Taksha (lower Wangdue – Tsirang Highway), July 23, 2020
It rained. And it rained. The sky didn’t even take a breath for days.
I like rain – except when it brings down the mountains, or causes damages to life or properties – or when it physically blocks my path. The highway from Thimphu to Taksha was fine, but the farm road to Rukha – some 26 kilometers away, was blocked at several points. In two places I was told that it was impossible to even cross on foot. I was advised to wait in Taksha, while the entire chiwogs of some 42 households had mobilised to clear the boulders and landslides with bare hands – and assisted by just one bulldozer.
It is monsoon, and I know it is crazy of me to plan a trip into this area during this season. However, I had made a promise – and the next day was the best day to do that. Known locally as Drup Tshezhi (Literally meaning Fourth Day of the Sixth Month), the day when, some 2500 years back, Gautama Buddha gave his first teaching after attaining enlightenment. Thus, it is one of the holiest days in the Buddhist calendar.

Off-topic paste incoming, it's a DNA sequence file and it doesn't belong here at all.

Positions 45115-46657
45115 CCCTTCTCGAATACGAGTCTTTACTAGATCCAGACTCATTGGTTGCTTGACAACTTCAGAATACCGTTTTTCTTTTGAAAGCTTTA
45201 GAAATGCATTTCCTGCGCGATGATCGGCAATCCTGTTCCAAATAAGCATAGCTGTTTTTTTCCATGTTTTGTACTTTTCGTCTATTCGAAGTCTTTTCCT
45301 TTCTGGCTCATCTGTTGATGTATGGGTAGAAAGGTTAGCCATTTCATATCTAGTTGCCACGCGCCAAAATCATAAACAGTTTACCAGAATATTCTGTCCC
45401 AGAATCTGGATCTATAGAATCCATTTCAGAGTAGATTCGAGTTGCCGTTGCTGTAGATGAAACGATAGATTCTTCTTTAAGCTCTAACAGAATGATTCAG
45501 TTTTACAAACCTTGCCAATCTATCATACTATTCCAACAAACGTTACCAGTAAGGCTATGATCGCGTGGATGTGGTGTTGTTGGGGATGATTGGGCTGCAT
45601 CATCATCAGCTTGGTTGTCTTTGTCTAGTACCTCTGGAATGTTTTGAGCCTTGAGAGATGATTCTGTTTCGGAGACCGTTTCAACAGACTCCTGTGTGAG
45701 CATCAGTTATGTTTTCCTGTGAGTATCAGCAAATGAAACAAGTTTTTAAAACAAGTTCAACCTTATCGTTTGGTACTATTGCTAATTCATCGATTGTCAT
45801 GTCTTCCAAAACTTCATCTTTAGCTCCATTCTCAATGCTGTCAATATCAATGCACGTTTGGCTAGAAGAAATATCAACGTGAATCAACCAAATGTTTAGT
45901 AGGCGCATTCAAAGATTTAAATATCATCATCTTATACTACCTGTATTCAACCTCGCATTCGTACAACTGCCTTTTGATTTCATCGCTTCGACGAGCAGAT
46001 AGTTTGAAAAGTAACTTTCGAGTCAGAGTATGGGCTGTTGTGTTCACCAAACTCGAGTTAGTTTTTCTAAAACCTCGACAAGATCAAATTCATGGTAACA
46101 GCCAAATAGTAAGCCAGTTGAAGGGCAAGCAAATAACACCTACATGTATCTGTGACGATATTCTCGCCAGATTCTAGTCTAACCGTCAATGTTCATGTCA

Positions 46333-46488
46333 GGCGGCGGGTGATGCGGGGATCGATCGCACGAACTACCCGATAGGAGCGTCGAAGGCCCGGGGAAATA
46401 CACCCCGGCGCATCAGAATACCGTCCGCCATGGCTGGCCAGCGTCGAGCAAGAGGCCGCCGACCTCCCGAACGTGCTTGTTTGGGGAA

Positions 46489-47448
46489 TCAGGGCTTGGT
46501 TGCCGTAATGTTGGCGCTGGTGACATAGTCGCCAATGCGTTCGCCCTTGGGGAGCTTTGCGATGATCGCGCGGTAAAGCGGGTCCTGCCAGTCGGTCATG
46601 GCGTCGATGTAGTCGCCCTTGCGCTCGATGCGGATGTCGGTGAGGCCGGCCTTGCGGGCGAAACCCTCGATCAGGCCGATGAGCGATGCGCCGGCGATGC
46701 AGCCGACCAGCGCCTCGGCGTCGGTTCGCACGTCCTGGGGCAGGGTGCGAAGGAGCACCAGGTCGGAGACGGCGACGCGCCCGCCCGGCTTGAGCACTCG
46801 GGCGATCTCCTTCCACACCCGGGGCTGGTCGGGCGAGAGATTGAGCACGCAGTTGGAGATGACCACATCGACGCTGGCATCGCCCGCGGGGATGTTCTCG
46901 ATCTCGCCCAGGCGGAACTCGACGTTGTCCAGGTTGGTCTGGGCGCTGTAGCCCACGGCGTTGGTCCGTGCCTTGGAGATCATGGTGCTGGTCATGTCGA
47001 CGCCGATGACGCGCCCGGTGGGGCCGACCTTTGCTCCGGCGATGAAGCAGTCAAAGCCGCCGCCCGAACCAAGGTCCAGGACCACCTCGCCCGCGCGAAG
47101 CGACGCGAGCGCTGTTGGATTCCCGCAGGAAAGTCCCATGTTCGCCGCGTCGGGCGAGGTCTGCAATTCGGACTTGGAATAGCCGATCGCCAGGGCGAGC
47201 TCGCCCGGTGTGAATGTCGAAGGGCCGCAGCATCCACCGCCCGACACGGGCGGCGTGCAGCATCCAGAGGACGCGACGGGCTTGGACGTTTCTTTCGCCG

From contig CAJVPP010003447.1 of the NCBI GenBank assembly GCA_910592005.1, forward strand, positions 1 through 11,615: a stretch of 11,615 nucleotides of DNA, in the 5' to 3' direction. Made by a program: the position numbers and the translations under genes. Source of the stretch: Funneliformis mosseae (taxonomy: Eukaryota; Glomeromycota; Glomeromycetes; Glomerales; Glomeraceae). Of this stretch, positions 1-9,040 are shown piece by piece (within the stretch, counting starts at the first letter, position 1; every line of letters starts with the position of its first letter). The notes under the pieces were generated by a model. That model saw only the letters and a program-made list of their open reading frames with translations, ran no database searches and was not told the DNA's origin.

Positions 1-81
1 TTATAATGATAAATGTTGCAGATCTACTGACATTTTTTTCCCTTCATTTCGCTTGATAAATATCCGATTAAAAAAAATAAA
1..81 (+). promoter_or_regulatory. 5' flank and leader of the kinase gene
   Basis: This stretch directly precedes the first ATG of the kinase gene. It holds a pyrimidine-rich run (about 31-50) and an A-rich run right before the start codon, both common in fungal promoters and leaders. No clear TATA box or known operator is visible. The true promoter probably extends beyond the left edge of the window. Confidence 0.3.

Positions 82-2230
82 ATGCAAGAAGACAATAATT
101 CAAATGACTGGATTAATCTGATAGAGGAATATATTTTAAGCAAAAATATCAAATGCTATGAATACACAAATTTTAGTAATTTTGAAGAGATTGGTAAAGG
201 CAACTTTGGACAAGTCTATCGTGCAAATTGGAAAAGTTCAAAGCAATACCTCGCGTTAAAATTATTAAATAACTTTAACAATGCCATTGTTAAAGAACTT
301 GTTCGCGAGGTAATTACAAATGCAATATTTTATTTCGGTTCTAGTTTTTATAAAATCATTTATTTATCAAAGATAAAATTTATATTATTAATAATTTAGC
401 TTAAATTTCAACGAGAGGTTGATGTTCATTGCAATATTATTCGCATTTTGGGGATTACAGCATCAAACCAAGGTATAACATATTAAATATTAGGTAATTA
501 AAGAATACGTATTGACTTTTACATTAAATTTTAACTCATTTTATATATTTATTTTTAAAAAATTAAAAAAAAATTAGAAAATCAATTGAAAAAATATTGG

And my promise was to donate and also install the statues of 21 Tara (Drolma Nisho Tsachi) in Rukha Pelden Lhamo Temple. Jetsun Drolma is the considered as the Peaceful Avatar of the otherwise wrathful Pelden Lhamo (Devi in Sanskrit). Having installed the statue of Pelden Lhamo there last April, it was time for her Peaceful Manifestation to also find a place in that sacred abode, so that the locals, and the nation at large, receive her blessings – especially during these trying times. I had promised to donate in honour of my daughter and my grandson.
Encouraged by my friend, Ngawang, who works as a forest ranger in the area, we set out from Taksha on foot, like in the good old days – braving the battering rain, landslides, leeches, sand flies, snakes, falling boulders, and slippery trails. Nine able-bodied men had come from Rukha and Samthang to carry the statues, packed in four boxes and sealed in plastics.
After two hours of walking and climbing, we got to Harachu where the entire hill had come down and it did look impossible to cross over. There were peebles, muds and even boulders that were continuously falling down. So, I pulled out some chhandru (blessed grains of rice), which my father gave me and told me to carry on every trip I made. As instructed, I tossed few in the air and recited the Chabdro prayers, and then I told the members to cross – one at a time. The mud and the boulders miracolously stopped falling. The villagers were amazed by my power and by my lack of fear. 😎😎😎